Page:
The results of the pre and post-performance evaluation questionnaires (available from Professor Assumpta Ryan, Ulster University at firstname.lastname@example.org) indicated positive changes in attitudes and understanding of dementia and of the impact of the diagnosis on individuals and relationships. The play has been described as ‘emotional, funny and touching‘ by Dementia NI and as ‘insightful and educational‘ by the Alzheimer’s Society.
The educational impact of the play is evidenced by an email from a secondary school teacher who described it as a ‘sincere, educational and wonderful experience‘ and requested a copy of the script for use with her GCSE and BTEC classes. Positive feedback from university students and staff has resulted in the play being introduced into the BA (Hons) Drama degree at a local university.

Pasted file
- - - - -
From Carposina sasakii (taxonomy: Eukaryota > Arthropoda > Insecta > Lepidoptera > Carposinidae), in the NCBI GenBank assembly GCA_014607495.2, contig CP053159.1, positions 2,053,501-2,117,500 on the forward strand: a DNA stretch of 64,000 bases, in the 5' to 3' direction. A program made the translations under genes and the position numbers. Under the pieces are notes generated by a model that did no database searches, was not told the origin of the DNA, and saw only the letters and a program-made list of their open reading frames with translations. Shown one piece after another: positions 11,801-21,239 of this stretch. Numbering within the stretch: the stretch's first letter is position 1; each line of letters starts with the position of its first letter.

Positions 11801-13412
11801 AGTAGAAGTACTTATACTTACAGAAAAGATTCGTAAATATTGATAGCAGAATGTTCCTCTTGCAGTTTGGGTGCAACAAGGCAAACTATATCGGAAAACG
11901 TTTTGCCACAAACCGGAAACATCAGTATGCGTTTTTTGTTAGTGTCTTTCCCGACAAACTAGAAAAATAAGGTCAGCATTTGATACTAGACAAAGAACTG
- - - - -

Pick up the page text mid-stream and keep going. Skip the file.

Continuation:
The Commissioner for Older People for Northern Ireland tweeted, describing the play as ‘a very powerful performance and a great portrayal of people’s journey with dementia.‘ Additional performances of the play have been commissioned by the Senior Environmental Health Officer with Belfast City Council, and other organisations, further evidence of its impact on societal attitudes.
I have been uncommonly privileged to work with some extraordinary people, living with a life-changing diagnosis, and we have been humbled by the response. The piece has surpassed all my expectations, and while qualitative evaluation is by its nature subjective, the feedback below gives some sense of how important and powerful the play’s impact has been on people directly affected by dementia.
‘It just summed my life all up. It was so realistic and it just played out what my life is like living with dementia. It was so real, funny and sad but that’s what life is like.‘ – person living with dementia
‘To be honest, I was totally overwhelmed. Every action mirrored that day to day life of having a family member with dementia. So much of our time is repetition and reminding my husband of things that happen in our lives and the actors portrayed this… hopefully it can be televised as it really can help families‘ – family carer